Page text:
Date of Award


Access Type

Thesis - Open Access

Degree Name

Master of Science in Aeronautics


Applied Aviation Sciences

Committee Chair

Guy M. Smith, Ed.D.

First Committee Member

Nickolas Macchiarella, Ph.D.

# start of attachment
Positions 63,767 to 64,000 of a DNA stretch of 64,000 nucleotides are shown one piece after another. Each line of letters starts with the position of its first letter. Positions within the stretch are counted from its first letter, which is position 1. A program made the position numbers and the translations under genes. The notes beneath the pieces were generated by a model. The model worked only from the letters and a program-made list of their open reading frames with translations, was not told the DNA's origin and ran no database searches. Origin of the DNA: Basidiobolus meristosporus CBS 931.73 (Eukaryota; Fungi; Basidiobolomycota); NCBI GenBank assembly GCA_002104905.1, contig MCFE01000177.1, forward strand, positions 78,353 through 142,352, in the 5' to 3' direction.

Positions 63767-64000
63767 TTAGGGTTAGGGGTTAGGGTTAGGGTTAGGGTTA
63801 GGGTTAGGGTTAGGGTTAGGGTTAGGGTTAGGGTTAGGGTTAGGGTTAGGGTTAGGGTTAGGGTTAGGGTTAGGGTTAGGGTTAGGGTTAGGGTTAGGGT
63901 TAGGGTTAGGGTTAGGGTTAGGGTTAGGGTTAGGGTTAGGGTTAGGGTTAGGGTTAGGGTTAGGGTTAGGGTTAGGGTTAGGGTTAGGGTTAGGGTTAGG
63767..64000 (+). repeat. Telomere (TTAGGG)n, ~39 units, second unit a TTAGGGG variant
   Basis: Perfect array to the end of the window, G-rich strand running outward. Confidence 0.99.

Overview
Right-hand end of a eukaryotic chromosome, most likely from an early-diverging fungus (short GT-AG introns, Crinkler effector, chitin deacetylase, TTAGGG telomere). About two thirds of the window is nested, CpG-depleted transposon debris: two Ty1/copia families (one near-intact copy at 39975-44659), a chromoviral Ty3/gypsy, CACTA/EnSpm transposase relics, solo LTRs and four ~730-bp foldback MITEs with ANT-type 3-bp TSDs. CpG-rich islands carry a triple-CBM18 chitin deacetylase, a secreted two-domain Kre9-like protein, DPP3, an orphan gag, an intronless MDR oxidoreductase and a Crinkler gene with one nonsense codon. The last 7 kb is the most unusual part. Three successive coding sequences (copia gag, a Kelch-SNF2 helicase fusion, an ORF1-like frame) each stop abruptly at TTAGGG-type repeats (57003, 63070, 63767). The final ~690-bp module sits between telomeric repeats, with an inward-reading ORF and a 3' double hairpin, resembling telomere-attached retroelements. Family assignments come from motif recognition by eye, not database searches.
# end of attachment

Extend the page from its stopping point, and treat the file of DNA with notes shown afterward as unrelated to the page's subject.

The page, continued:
Auditory alerts are widely used in today's daily routine. Unlike their visual counterparts, auditory alerts can be used to capture someone's attention, even though the user is not within visual range. As beneficial as auditory alerts can be, it is possible to become habituated to alerts. Habituation is the elimination of a response as a result of continuous exposure to a stimulus. In this small-scale study, methods to reduce pilot habituation to the 'landing gear unsafe' auditory alert were investigated. Ten subjects executed eight non-precision instrument approaches that exposed the subjects to the 'landing gear unsafe' auditory alert for a prolonged period of time. Subjects were exposed to four different landing gear auditory alerts: (a) a constant alert over time (control), (b) an alert that changed in pitch over time, (c), an alert that changed in loudness over time, and (d) an alert that changed in duration over time. During the study, the researcher tracked whether the subjects complied with all required procedures; afterwards, subjects completed a questionnaire about their perceptions of the alerts. The results showed the alert that changed in pitch over time yielded the most accurate procedures. The questionnaire data also favored the alert that changed in pitch over time.